Parenting Classes to Take While You’re Pregnant
You may have already thought of taking a childbirth class before your baby arrives. But it’s a good idea to be ready for what will happen after the birth too. Life with a newborn can be a challenge, and a class can help prepare you.
I worked for many years as a nurse caring for both pregnant and postpartum patients. Our hospital offered different types of parenting classes to help them learn skills they’d need to care for a new baby.
Every family’s needs are different. A good place to start is by checking to see what classes your local hospital or birthing center offers. Your ob-gyn, midwife, or pediatrician may be able to recommend some too.
4 Parenting Classes to Consider Taking During Pregnancy
Here are some ideas for parenting classes to consider taking before welcoming your new baby.
1. Newborn Care Class
Kate Willers of Aurora, Colorado, took a general newborn care class to prepare for having her first and only child. “Though I’ve worked with children my whole life as a high school teacher, I hadn’t had much experience with little babies and wanted to do everything ‘right,’” she says. The class was offered for free at her hospital.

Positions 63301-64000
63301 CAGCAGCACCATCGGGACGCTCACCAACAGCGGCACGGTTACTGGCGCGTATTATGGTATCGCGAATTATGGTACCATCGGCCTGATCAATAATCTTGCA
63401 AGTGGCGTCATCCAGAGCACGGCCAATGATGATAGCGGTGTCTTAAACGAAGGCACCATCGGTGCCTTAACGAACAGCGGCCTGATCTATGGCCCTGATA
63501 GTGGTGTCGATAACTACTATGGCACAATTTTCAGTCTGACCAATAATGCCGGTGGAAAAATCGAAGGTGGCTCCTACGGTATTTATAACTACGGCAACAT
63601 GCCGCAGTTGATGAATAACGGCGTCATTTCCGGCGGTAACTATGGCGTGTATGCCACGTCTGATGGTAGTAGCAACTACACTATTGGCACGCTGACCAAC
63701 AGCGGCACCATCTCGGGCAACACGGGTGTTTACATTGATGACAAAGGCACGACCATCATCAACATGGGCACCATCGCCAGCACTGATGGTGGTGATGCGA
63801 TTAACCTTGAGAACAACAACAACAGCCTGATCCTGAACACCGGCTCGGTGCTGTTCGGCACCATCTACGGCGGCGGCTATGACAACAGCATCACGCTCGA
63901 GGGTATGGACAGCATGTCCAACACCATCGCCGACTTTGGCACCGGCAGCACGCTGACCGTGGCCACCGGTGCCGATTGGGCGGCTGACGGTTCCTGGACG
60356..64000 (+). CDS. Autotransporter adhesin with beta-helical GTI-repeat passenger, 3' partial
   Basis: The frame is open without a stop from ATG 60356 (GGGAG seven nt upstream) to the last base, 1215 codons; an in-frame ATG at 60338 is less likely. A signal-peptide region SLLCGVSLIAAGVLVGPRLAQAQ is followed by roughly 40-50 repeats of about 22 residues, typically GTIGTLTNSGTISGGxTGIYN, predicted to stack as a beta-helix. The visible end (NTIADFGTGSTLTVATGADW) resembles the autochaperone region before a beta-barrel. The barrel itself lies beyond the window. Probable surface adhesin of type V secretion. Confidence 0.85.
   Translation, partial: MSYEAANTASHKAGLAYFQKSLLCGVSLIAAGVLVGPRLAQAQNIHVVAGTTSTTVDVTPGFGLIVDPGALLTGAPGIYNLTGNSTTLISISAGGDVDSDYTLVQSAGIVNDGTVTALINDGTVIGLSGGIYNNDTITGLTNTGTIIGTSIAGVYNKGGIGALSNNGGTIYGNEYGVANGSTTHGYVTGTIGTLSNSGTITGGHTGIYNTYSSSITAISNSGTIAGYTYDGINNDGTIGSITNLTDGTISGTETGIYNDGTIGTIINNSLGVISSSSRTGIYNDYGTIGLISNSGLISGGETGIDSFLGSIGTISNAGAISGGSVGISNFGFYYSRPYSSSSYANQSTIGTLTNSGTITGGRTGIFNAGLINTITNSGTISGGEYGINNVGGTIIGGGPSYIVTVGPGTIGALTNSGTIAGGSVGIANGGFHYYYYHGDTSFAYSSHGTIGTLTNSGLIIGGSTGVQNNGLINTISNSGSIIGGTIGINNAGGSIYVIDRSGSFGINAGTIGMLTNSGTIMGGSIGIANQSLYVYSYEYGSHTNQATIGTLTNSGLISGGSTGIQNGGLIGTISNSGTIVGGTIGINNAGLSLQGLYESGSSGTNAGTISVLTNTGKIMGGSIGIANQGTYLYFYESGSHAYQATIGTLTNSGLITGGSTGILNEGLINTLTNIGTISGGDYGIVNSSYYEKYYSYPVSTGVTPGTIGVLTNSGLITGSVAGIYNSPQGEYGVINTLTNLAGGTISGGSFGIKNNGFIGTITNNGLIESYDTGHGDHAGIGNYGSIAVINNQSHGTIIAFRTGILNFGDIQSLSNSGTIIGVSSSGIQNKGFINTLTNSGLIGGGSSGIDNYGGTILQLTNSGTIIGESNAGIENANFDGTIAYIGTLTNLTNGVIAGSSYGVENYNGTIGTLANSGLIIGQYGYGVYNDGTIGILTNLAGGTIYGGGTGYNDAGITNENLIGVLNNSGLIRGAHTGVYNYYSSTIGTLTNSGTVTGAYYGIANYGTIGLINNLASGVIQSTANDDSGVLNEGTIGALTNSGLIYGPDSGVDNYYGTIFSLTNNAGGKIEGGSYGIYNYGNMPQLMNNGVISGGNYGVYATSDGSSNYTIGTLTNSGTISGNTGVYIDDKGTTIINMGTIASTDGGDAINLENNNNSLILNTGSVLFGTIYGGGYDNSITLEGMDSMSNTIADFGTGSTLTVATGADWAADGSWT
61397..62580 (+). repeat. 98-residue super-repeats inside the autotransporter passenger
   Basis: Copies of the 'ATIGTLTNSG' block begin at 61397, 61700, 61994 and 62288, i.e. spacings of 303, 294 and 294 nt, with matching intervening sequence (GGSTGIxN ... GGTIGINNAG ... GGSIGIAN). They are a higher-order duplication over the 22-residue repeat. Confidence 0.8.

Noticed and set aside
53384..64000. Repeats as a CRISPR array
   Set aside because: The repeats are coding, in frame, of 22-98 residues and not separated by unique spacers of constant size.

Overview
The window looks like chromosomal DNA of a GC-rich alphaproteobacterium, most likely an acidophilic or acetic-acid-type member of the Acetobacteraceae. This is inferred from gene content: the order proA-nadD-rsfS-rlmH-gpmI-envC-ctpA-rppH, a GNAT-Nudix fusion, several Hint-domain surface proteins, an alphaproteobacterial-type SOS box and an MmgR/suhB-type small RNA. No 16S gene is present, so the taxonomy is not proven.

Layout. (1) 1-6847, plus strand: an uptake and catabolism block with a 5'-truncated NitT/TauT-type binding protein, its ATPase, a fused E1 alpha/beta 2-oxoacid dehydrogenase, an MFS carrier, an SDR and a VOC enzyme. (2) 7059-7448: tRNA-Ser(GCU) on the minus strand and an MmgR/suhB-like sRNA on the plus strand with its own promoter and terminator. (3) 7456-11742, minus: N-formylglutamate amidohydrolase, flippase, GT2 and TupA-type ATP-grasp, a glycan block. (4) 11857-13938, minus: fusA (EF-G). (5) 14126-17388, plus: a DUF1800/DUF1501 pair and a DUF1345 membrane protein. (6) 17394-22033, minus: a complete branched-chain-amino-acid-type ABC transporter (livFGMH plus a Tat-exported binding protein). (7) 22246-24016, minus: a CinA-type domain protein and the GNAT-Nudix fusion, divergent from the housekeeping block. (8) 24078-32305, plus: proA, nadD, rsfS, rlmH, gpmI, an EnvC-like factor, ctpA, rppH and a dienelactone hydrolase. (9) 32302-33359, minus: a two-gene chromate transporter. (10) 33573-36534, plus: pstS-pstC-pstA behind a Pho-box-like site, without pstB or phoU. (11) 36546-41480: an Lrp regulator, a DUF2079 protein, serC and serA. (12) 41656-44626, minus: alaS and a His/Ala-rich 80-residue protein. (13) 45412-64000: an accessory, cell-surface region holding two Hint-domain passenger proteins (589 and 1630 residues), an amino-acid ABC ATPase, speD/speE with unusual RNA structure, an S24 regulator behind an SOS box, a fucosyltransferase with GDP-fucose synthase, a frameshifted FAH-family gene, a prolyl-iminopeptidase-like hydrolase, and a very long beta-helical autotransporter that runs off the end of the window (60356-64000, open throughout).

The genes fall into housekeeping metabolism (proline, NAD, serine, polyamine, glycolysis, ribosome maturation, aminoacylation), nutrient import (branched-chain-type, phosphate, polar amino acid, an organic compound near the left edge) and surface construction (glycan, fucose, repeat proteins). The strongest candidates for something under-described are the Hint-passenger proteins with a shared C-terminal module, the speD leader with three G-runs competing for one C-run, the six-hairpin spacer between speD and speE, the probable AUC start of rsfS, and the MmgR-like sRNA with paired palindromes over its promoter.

And there’s a lot to know about newborns! A newborn care class often covers how to bathe the baby, how to handle minor health concerns like gas, how to change a diaper, and skincare.
You’ll likely get a short version of this course if you deliver at a hospital. It’s common for nurses to walk new parents through basic newborn care, including how to change a diaper, clean up those first sticky poops, or give a bath. But you may feel tired or overwhelmed after just giving birth.
Taking the course helps you learn things early and ask questions. Then the walk-through at the hospital can be more like a review.
Even though Sarah Clemence of Denver, Colorado already had a child, she and her husband decided to take another newborn care class before welcoming a set of twins.
“Every baby is different, and there's always something new to learn,” says Sarah. “I'm telling you, I'm a total newborn care class groupie!”
Some hospitals and birthing centers also offer classes especially for parents of twins, triplets, and other multiples. If you’re expecting more than one baby, this type of class may help you prepare for having more than one newborn at a time.
2. Infant CPR Class